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The spring of 1971 heralded the greatest geopolitical realignment in a generation. After twenty-two years of antagonism, China and the United States suddenly moved toward a détenteachieved not by politicians but by Ping-Pong players. The Western press delighted in the absurdity of the moment and branded it Ping-Pong Diplomacy.” But for the Chinese, Ping-Pong was always political, a strategic cog in Mao Zedong’s foreign policy. Nicholas Griffin proves that the organized game, from its first breath, was tied to Communism thanks to its founder, Ivor Montagu, son of a wealthy English baron and spy for the Soviet Union.
Ping-Pong Diplomacy traces a crucial intersection of sports and society. Griffin tells the strange and tragic story of how the game was manipulated at the highest levels; how the Chinese government helped cover up the death of 36 million peasants by holding the World Table Tennis Championships during the Great Famine; how championship players were driven to their deaths during the Cultural Revolution; and, finally, how the survivors were reconvened in 1971 and ordered to reach out to their American counterparts. Through a cast of eccentric characters, from spies to hippies and Ping-Pong-obsessed generals to atom-bomb survivors, Griffin explores how a neglected sport was used to help realign the balance of worldwide power.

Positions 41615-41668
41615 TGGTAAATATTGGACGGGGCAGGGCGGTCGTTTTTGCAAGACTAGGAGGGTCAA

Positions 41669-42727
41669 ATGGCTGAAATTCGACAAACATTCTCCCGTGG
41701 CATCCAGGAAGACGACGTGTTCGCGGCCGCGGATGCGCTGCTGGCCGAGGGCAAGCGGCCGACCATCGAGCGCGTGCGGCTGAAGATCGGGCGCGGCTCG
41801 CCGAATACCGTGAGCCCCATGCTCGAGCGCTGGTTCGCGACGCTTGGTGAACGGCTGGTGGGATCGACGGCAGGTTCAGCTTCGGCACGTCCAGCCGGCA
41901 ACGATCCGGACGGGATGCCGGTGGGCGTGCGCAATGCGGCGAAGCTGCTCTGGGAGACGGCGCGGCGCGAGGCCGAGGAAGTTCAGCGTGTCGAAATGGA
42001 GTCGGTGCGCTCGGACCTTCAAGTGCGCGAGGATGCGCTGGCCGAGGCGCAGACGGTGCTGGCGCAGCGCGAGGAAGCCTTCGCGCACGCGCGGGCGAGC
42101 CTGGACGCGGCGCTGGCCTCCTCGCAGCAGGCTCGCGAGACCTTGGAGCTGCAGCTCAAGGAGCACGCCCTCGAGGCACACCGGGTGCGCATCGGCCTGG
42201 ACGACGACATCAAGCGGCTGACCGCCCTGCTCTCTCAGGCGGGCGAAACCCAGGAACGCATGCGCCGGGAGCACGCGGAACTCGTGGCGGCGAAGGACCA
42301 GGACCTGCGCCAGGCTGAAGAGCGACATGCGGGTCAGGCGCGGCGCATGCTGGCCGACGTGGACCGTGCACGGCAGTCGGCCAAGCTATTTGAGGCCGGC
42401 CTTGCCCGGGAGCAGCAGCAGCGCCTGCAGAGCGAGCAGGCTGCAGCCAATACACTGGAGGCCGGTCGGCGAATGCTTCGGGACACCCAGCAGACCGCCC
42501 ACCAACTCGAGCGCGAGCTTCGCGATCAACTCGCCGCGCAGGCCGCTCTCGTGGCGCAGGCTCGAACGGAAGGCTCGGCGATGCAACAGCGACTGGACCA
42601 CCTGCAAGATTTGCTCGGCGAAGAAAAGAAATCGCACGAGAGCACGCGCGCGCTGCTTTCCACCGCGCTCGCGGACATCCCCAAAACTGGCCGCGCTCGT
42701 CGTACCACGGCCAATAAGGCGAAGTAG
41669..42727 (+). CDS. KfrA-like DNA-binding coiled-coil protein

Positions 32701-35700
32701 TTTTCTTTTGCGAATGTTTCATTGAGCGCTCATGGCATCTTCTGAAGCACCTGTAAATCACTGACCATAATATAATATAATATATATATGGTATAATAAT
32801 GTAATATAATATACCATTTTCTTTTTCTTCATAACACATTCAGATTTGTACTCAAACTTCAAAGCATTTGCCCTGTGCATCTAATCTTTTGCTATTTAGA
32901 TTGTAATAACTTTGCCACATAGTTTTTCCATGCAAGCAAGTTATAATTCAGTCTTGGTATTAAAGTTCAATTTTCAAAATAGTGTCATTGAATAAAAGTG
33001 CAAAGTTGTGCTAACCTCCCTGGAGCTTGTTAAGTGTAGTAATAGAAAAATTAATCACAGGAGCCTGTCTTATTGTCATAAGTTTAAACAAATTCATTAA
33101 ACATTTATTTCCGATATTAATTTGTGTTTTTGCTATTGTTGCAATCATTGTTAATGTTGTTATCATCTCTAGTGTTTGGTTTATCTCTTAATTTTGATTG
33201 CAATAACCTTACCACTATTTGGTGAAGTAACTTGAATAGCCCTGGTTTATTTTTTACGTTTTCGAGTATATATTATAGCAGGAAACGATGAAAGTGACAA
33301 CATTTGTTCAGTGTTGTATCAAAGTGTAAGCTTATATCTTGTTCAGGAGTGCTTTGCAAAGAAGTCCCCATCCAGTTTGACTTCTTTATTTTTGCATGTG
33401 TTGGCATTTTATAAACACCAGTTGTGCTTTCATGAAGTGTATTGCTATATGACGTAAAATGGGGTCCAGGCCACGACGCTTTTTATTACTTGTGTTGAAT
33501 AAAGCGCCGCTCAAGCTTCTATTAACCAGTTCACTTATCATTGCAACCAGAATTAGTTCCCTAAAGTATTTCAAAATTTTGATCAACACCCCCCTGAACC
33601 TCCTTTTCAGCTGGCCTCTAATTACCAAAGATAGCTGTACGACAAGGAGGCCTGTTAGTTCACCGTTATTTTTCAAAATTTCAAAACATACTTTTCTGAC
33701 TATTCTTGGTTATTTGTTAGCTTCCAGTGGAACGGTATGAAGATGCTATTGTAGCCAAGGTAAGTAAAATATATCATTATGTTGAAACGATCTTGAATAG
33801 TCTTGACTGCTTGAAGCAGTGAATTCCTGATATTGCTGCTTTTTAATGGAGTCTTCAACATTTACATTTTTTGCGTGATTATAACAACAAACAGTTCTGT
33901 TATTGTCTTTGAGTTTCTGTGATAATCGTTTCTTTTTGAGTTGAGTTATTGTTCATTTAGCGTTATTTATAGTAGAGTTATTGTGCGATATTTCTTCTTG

Skyhorse Publishing, as well as our Arcade imprint, are proud to publish a broad range of books for readers interested in history--books about World War II, the Third Reich, Hitler and his henchmen, the JFK assassination, conspiracies, the American Civil War, the American Revolution, gladiators, Vikings, ancient Rome, medieval times, the old West, and much more. While not every title we publish becomes a New York Times bestseller or a national bestseller, we are committed to books on subjects that are sometimes overlooked and to authors whose work might not otherwise find a home.
About the Author
Nicholas Griffin is a journalist and author of four novels and one work of nonfiction. His writing has appeared in The Times (UK), The Financial Times, Foreign Policy, and other publications on topics as disparate as sports and politics, piracy, filmmaking in the Middle East, and the natural sciences. Griffin has written for film and was a term member of the Council on Foreign Relations. He lives in Miami with his wife and two children.